Searching for Justice on the Maine Frontier: Legal Concepts, Treaties, and the 1749 Wiscasset Incident

@article{Ghere2001SearchingFJ,
  title={Searching for Justice on the Maine Frontier: Legal Concepts, Treaties, and the 1749 Wiscasset Incident},
  author={David L. Ghere and David Morrison},
  journal={The American Indian Quarterly},
  year={2001},
  volume={25},
  pages={378 - 399}
}
Two women came to the house of Samuel Denny, justice of the peace, in early December 1749 1 to report an unprovoked murder near Wiscasset, Maine. Their families had been attacked in the middle of the night; one woman’s husband had been killed and the other woman’s husband had been wounded along with a third man. Justice Denny contacted the local sheriff, issued arrest warrants, and requested government aid for the fourteen members of these families, left destitute as a result of the crimes… Expand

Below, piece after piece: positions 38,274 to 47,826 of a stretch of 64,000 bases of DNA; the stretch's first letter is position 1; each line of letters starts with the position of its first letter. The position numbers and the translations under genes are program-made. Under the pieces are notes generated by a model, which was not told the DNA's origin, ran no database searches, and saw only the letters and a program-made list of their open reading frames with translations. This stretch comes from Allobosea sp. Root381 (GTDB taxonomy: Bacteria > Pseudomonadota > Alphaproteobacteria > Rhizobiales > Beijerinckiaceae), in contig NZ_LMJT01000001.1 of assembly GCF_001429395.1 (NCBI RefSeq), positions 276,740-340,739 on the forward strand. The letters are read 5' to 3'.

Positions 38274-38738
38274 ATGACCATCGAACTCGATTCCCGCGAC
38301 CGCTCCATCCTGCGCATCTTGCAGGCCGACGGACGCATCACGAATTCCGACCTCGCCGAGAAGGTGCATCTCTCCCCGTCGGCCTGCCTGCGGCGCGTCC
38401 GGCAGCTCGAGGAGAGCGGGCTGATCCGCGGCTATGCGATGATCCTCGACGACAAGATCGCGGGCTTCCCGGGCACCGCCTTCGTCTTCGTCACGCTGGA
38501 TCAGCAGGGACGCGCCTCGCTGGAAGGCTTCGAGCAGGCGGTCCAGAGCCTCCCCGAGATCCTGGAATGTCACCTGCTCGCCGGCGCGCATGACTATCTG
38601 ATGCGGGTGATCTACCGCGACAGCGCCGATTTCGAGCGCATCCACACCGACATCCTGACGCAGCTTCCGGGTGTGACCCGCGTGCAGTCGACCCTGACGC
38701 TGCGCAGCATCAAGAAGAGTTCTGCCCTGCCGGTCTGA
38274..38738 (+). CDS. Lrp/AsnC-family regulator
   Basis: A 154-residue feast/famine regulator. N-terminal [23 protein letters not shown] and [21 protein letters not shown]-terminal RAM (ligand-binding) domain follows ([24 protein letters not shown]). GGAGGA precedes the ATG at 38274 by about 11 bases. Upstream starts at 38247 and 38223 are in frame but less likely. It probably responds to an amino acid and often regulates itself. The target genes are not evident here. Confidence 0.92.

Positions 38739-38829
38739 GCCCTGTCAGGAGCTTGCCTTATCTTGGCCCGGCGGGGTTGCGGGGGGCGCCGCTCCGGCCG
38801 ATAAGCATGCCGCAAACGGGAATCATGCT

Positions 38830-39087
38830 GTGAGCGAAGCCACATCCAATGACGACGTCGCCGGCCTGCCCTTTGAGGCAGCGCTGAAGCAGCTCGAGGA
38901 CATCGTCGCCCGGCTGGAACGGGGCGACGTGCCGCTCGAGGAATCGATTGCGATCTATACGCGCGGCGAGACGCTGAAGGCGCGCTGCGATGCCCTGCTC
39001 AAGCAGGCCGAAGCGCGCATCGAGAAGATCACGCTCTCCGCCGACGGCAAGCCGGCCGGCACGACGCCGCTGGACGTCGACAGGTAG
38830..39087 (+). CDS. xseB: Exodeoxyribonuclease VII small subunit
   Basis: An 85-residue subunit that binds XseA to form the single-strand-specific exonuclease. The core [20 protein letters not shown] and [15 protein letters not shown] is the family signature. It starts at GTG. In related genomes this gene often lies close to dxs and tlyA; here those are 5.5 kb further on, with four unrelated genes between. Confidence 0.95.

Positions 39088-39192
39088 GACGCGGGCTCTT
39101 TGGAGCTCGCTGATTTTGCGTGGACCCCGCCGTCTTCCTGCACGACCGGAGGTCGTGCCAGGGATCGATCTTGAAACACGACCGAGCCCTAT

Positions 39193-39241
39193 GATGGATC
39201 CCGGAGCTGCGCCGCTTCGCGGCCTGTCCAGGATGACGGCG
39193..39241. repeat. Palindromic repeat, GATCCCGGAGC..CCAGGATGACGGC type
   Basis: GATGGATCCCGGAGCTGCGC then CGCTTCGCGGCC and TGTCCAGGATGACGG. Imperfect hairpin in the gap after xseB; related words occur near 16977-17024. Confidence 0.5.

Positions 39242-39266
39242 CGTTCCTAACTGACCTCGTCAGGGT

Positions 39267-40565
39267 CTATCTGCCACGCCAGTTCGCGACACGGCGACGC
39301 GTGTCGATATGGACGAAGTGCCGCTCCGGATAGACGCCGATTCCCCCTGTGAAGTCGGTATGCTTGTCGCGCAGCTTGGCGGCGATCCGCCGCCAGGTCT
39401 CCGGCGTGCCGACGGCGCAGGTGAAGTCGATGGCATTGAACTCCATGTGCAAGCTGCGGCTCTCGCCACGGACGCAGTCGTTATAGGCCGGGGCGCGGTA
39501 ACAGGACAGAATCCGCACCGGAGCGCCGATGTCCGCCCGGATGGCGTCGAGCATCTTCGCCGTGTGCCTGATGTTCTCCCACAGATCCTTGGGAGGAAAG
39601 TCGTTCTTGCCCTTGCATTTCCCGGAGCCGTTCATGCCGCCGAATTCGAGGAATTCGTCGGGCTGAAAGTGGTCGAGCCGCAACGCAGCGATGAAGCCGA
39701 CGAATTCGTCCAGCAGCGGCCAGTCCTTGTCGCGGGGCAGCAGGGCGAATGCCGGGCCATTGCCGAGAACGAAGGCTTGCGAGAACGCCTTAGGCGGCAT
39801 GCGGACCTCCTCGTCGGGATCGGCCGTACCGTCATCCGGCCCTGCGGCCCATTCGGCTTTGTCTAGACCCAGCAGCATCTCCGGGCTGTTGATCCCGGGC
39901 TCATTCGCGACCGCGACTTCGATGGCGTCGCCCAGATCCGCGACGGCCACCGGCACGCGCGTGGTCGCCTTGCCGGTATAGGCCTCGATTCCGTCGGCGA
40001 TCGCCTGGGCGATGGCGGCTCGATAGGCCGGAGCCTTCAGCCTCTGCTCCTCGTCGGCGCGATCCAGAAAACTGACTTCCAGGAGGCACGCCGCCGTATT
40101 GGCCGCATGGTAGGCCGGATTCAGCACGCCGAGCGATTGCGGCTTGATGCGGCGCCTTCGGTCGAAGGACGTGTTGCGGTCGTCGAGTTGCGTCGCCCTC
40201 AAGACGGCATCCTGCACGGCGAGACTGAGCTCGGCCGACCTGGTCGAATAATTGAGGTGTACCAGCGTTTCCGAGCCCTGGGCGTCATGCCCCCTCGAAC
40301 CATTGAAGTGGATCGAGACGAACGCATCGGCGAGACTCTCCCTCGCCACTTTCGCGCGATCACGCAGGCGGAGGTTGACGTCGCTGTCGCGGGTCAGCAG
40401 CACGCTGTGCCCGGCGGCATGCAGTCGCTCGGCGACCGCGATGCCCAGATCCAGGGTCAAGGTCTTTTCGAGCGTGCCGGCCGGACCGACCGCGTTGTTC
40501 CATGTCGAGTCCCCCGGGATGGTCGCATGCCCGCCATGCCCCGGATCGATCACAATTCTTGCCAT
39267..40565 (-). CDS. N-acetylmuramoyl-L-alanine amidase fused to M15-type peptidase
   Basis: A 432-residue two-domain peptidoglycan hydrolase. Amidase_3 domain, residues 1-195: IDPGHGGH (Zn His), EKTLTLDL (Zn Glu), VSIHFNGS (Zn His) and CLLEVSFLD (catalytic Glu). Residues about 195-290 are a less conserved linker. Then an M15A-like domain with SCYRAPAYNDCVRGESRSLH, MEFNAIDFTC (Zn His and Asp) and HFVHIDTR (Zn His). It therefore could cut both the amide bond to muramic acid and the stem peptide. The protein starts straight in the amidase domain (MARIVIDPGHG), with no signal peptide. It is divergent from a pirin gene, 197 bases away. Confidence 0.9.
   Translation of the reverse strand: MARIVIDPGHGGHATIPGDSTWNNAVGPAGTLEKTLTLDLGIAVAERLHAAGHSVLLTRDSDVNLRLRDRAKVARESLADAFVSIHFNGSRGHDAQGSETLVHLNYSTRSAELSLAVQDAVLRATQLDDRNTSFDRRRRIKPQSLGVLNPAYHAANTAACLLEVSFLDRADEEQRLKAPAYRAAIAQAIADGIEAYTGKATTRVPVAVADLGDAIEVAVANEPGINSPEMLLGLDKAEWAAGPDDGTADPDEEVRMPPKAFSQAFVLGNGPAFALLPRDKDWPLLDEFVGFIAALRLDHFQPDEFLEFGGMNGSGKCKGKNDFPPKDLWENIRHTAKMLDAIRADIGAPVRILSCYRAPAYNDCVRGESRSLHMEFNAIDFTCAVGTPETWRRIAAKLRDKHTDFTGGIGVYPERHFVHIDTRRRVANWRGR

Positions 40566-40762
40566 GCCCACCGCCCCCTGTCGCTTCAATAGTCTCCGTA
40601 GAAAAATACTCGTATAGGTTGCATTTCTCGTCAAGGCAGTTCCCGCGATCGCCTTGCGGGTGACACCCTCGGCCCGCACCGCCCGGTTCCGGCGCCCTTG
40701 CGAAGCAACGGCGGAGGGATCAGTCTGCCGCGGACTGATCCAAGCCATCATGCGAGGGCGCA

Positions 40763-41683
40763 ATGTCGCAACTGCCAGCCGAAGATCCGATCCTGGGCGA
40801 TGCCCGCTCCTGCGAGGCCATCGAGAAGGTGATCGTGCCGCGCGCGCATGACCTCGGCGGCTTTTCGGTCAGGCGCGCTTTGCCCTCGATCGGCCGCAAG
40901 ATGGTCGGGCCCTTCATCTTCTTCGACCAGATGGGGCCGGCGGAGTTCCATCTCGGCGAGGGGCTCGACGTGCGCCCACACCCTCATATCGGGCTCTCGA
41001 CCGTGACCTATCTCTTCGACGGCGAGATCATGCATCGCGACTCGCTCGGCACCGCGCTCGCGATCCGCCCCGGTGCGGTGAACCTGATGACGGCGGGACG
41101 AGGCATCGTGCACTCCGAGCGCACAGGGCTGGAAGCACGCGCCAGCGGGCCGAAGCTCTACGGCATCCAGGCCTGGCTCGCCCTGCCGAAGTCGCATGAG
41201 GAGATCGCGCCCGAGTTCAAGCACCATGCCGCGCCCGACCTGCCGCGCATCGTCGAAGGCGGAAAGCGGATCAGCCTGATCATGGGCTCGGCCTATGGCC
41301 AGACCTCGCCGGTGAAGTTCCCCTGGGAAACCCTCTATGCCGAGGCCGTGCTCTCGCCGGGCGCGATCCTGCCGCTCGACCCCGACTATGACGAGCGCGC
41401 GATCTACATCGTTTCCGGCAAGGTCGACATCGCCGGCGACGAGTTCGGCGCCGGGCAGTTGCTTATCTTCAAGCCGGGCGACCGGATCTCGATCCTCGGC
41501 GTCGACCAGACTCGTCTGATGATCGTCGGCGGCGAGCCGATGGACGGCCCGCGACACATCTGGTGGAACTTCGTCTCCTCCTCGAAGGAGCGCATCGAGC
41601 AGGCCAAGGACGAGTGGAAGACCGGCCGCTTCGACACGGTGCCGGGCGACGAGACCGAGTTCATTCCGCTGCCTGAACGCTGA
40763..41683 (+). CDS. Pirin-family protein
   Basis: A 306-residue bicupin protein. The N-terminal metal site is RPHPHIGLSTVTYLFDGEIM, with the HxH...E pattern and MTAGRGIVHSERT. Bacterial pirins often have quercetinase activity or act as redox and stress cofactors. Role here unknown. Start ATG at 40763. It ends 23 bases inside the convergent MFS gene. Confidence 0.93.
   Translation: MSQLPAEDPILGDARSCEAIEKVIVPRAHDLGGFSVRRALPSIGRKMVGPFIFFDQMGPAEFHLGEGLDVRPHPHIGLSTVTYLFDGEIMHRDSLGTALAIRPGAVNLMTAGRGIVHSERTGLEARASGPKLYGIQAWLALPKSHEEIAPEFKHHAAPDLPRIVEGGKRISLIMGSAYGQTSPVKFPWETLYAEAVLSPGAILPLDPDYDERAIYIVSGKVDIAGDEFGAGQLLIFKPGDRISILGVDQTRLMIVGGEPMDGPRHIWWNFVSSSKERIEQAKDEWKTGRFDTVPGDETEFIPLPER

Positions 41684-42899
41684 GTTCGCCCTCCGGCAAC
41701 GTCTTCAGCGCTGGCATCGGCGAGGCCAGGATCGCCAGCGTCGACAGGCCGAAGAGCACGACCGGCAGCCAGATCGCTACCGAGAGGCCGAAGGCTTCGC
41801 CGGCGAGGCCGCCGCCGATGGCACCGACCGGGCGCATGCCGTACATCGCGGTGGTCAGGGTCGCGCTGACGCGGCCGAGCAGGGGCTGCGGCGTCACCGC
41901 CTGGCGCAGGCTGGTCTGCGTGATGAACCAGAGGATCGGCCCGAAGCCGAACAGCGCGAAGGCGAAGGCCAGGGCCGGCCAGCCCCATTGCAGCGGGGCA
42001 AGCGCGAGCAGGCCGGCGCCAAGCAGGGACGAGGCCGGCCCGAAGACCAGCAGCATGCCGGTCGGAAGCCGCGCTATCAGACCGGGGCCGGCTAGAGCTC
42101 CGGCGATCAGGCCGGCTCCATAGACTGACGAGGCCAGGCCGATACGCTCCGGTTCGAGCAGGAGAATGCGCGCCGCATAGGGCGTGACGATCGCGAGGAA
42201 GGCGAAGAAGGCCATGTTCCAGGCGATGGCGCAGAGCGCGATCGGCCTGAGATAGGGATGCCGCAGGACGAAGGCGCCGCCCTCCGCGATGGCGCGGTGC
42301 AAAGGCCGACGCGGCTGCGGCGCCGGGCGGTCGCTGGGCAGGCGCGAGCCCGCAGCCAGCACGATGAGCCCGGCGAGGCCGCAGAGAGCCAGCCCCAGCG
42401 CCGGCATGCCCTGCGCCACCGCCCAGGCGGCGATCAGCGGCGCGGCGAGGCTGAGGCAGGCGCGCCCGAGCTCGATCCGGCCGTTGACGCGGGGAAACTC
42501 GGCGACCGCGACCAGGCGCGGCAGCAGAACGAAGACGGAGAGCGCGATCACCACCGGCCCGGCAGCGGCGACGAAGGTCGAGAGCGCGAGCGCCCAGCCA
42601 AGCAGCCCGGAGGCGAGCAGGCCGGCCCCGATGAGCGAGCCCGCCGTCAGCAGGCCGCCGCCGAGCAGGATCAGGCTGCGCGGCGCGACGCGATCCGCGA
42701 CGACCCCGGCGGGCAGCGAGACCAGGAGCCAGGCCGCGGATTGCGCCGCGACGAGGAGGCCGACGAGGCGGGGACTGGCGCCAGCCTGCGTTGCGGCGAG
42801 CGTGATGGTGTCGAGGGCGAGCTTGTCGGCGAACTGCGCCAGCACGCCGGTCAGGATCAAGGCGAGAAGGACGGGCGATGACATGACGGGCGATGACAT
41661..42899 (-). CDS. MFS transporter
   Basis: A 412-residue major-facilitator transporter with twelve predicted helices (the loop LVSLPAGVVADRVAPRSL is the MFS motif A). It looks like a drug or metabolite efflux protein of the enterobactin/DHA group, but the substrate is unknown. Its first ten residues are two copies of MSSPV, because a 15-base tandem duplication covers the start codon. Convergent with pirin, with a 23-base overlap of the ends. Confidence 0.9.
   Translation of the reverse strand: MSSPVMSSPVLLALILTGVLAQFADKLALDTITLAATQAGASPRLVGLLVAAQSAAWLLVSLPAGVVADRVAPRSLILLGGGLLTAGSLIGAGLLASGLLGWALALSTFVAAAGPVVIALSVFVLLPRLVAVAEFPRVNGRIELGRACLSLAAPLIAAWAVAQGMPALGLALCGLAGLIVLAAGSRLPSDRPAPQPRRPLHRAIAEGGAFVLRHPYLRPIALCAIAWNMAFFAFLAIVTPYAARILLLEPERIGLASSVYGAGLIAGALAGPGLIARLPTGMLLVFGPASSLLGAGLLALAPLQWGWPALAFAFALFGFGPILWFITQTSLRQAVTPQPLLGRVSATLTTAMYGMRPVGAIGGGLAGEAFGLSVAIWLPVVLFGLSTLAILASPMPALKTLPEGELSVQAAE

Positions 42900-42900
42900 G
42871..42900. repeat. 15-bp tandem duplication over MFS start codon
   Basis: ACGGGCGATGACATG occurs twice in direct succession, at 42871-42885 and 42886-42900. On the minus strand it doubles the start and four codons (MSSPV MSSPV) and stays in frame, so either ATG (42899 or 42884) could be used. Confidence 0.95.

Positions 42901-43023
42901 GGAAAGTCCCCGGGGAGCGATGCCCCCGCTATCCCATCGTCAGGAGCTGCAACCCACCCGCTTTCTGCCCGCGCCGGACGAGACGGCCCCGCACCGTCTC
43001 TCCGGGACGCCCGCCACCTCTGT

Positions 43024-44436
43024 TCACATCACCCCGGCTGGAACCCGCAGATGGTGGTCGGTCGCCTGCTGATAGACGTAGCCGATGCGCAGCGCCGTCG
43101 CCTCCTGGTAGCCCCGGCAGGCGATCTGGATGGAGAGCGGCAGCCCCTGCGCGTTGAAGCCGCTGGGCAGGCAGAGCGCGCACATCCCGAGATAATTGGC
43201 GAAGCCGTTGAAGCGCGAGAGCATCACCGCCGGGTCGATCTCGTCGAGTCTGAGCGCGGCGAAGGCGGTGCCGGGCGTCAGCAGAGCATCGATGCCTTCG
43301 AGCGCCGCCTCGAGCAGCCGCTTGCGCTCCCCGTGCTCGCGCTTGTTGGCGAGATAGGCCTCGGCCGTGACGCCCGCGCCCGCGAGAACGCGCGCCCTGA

3 Citations

References

SHOWING 1-10 OF 22 REFERENCES
The New England Frontier
The Maine Experience during the French and Indian War,
  • Papers of the Twenty-fourth Algonquian Conference, ed. William Cowan (Ottawa: Carlton University,
  • 1993
For a detailed examination of the treaty mistranslations , see David Ghere , “ Mistranslations and Misinformation : Diplomacy on the Maine Frontier , 1725 – 1755 . ”
  • American Indian Culture and Research Journal
  • 1984
The Embattled Northeast: The Elusive Ideal of Alliance (Los Angeles
  • Bannister to Council of Trade,
  • 1984
Lafitau, Customs of the American Indians Compared with the Customs of Primitive Times, 2 vols
  • trans. and ed. William N. Fenton and Elizabeth I. Moore (Toronto: Champlain Society,
  • 1974
...
1
2
3
...